Clammy skin refers to wet or sweaty skin. Sweating is your body’s normal response to overheating. The moisture of sweat has a cooling effect on your skin.
Changes in your body from physical exertion or extreme heat can trigger your sweat glands and cause your skin to become clammy. This is normal. However, clammy skin that occurs for no apparent reason can be the sign of a serious medical condition.
Clammy skin that isn’t a result of physical exertion or a reaction to hot weather can be a symptom of a more serious medical condition. Don’t ignore this symptom. You should always report it to your doctor. In order to relieve clammy skin, the underlying cause must be discovered and treated.
Clammy skin can be a symptom of several conditions, such as a kidney infection or the flu. Other common causes of clammy skin include:
- panic attacks
- low blood sugar
- an overactive thyroid gland
- hyperhidrosis, which is excessive sweating
- alcohol withdrawal syndrome
More serious conditions
Clammy skin can also be a sign of a more serious health condition. These include:
Clammy skin can also be one of the symptoms associated with a heart attack. A heart attack occurs when a blood clot blocks one of your coronary arteries. Coronary arteries take blood and oxygen to your heart muscle. If your heart muscle doesn’t get enough blood or oxygen, your heart muscle cells will die and your heart won’t work the way it should. Call 911 or go to an emergency room if you believe you’re having a heart attack.
Another possible cause of clammy skin is shock. Shock is commonly thought of as the response to emotional distress, or a sudden fright in response to a traumatic event. However, in medical terms, it occurs when you don’t have enough blood circulating in your body. Shock is your body’s response to a sudden drop in blood pressure.
A few possible causes of shock include:
- uncontrolled bleeding from a wound/injury
- internal bleeding
- a severe burn covering a large area of the body
- a spinal injury
Clammy skin is one of the common symptoms of shock. Shock can be a deadly condition if it isn’t treated immediately. Call 911 or go to an emergency room if you believe you’re going into shock.
You should call a healthcare provider right away if you experience any of the following symptoms in addition to clammy skin:
- pale skin
- moist skin
- pain in the chest, abdomen, or back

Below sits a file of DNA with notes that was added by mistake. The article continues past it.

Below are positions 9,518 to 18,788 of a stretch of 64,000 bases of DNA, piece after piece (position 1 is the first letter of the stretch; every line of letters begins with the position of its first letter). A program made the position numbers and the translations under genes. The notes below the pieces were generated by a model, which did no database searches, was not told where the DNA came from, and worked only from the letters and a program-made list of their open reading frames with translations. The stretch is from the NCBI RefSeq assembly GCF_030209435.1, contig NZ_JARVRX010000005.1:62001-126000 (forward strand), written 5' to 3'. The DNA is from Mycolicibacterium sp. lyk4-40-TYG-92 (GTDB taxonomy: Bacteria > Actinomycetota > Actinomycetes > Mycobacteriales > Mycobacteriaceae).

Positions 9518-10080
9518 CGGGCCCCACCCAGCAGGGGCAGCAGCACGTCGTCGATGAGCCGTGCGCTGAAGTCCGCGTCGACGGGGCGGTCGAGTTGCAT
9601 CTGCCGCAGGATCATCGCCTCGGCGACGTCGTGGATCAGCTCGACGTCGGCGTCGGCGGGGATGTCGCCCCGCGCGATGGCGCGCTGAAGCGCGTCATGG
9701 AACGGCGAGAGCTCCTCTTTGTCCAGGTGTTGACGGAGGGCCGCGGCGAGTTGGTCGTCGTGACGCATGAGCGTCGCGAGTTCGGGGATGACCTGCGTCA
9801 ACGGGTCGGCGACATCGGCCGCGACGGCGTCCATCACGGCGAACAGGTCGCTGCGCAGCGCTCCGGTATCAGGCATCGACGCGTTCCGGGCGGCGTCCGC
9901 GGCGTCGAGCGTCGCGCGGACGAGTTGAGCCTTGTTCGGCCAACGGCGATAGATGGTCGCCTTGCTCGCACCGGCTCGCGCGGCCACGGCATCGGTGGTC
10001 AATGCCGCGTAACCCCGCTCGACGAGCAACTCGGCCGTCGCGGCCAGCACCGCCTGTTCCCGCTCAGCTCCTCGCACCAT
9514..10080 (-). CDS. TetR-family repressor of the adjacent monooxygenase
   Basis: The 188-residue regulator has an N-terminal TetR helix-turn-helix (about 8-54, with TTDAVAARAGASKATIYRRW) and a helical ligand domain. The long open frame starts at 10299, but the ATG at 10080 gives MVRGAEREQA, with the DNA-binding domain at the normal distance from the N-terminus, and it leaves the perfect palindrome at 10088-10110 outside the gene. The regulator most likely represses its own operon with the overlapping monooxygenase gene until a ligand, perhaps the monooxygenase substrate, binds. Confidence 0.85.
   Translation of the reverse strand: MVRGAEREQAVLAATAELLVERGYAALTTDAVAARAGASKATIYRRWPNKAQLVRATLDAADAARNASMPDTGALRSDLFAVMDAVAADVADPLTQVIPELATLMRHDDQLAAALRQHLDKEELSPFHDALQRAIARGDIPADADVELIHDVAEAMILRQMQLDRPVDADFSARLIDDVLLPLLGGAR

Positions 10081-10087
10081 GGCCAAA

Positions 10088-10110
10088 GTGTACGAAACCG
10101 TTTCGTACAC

- pain in the limbs
- rapid heart beat
- shallow breathing
- weak pulse
- altered thinking ability
- persistent vomiting, especially if there’s blood in the vomit
Call your healthcare provider or go to the emergency department if these symptoms don’t quickly go away.
Clammy skin that’s accompanied by certain symptoms might be the result of a severe allergic reaction. You should call 911 or go to an emergency room right away if you experience any of the following symptoms along with clammy skin:
- hives or skin rash
- trouble breathing
- facial swelling
- swelling in the mouth
- swelling in the throat
- shortness of breath
- rapid, weak pulse
- nausea and vomiting
- loss of consciousness
Clammy skin can also be a symptom of shock. Call 911 or go to an emergency room if you believe you’re going into shock. Symptoms of shock can include:
- chest pain
- blue fingernails and lips
- low or no urine output
- rapid pulse
- weak pulse
- shallow breathing
- pale, cool, clammy skin
- profuse sweating or moist skin
Chest pain is the most common sign of a heart attack, but some people have little or no chest pain. Women often chalk up the “discomfort” of a heart attack to less life-threatening conditions, as they tend to put their families first and ignore symptoms.
Pain from a heart attack can last more than 20 minutes. It can be severe or mild. Clammy skin can also be one of the signs of a heart attack. Certain other symptoms can also indicate a heart attack. You should call 911 or go to an emergency room right away if you experience any of the following symptoms along with clammy skin:
- heart palpitations or a feeling like your heart is beating too fast or irregularly
- shortness of breath
- sweating, which can be very heavy
- radiating arm pain and numbness, usually in the left arm
To determine the cause of your clammy skin, your healthcare provider will go over both your medical history and that of your family. They may also ask you questions about your eating habits and daily activities.
If your doctor suspects that your clammy skin is due to a heart problem, they’ll test your heart’s rhythm through an electrocardiogram test (EKG). Your healthcare provider will connect small electrodes to your skin. These are connected to a machine that can read your heart rhythm.
Your healthcare provider may also take a small sample of your blood, or order lab tests, to test your hormone levels and check for signs of infection.
Treatment for clammy skin depends on its underlying cause. Heat exhaustion and dehydration are both treated by rehydrating with fluids using an intravenous (IV) line. You may need to stay in a hospital during your treatment if you have heat exhaustion and symptoms of shock.
You’ll need immediate medical attention if a life-threatening condition, such as shock or a heart attack, is causing your clammy skin.
For a severe allergic reaction or anaphylaxis, you’ll need a medication called epinephrine to counteract your allergic reaction. Epinephrine is a type of adrenaline that stops your body’s reaction to the allergen that’s causing your symptoms.
Clammy skin caused by hormonal imbalances from menopause or andropause (male menopause), can be treated with replacement hormone medication. This medication is only available by prescription.
Above all, you should listen to your body. You should contact your healthcare provider if you’re sweating profusely or suffering from clammy skin. Your healthcare provider can run or order the necessary tests to find out what’s causing your clammy skin, and help you get to the root of the problem.